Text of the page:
For Hispanic immigrant workers, there have been calls to address mental health and wellbeing in national surveillance systems [National Academies 2018], and current NIOSH research is taking a more holistic approach to immigrant OSH issues to consider threats to wellbeing beyond traditional OSH hazards, including consideration of work arrangements. Thus, there is increasing opportunity to explore the impact of factors such as work hours and fatigue among this vulnerable worker group. Additionally, there is a growing recognition that members of various vulnerable worker groups are also members of one or more additional vulnerable groups. For example, in 2013, about 40% of the approximately 1.5 million Hispanic immigrants working in construction worked in firms with fewer than 10 employees [NIOSH, ASSE 2015]. Thus, intervention research aimed at reaching any particular vulnerable group should also consider the additional high-risk group memberships which may be encountered.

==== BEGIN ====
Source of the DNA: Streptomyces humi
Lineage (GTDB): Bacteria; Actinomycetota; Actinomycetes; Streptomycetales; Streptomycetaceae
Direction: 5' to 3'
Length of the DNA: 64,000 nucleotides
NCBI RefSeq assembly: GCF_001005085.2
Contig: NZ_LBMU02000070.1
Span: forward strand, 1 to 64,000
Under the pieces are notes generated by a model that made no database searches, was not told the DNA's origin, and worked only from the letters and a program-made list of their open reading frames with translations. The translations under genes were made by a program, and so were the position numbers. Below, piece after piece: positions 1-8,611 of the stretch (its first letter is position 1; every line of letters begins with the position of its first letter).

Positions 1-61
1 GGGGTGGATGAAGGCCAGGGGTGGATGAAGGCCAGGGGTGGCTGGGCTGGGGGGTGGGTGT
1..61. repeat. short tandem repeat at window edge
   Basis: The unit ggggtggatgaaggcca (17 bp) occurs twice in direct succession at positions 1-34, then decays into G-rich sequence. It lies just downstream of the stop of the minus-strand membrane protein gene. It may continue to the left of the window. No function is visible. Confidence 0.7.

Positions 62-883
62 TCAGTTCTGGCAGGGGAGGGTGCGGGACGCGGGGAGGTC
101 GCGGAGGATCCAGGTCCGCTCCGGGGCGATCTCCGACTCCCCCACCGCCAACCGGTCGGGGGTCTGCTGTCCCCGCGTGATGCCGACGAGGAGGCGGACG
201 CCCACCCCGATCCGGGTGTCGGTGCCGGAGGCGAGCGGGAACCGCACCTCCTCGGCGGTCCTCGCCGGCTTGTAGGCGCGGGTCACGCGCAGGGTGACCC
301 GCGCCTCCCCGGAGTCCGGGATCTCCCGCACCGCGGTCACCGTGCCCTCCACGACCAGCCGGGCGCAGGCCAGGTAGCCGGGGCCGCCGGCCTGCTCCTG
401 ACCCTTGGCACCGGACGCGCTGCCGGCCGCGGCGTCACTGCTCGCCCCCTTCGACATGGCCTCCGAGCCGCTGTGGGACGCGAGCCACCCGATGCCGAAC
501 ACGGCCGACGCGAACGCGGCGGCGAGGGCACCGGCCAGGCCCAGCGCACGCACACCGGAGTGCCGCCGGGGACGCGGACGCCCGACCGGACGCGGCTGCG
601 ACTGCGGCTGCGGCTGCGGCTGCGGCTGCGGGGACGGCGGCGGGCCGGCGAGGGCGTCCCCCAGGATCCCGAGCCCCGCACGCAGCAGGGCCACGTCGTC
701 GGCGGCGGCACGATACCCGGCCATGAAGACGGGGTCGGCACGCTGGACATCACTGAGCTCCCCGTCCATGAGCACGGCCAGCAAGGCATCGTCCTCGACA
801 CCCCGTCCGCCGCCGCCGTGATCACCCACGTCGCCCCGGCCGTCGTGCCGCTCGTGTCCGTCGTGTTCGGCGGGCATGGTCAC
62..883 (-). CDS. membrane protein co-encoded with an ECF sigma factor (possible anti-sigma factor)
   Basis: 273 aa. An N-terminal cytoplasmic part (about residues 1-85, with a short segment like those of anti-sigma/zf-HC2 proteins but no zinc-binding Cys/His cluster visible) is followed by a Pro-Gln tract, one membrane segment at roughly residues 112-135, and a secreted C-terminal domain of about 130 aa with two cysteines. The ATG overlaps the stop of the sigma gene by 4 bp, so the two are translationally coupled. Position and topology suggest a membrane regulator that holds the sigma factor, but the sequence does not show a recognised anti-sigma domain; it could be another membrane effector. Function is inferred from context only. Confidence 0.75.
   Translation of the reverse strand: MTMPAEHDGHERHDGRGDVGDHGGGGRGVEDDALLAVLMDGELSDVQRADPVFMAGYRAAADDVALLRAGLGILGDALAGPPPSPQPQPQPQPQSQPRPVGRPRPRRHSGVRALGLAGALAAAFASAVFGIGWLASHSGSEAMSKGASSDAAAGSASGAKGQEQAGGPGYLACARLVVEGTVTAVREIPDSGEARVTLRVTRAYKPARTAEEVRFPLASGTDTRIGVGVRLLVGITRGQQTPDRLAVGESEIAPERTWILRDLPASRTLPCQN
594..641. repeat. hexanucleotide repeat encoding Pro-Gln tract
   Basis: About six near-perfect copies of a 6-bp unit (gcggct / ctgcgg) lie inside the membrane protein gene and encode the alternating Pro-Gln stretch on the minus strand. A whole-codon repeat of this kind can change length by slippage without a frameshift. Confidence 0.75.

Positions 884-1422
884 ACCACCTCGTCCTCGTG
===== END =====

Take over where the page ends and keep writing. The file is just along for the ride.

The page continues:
The potential impact of developing effective interventions to address fatigue among these vulnerable groups is significant and wide-reaching. Yet, such efforts will likely be extremely challenging as many of the barriers associated with occupational health disparities are beyond training needs, and will likely require changes at the policy and cultural level [Ahonen et al. 2017]. Given young workers are at the beginning of their working life, developing good habits will contribute to good health throughout their careers. With the projected increase in the proportion of Hispanic immigrants in the workforce, efforts to address fatigue among these workers could effect as much as one quarter of U.S. workers. And, given the overwhelming majority of firms are small, developing interventions to address fatigue among small employers could have wide-reaching impact on the health and productivity of the U.S. economy.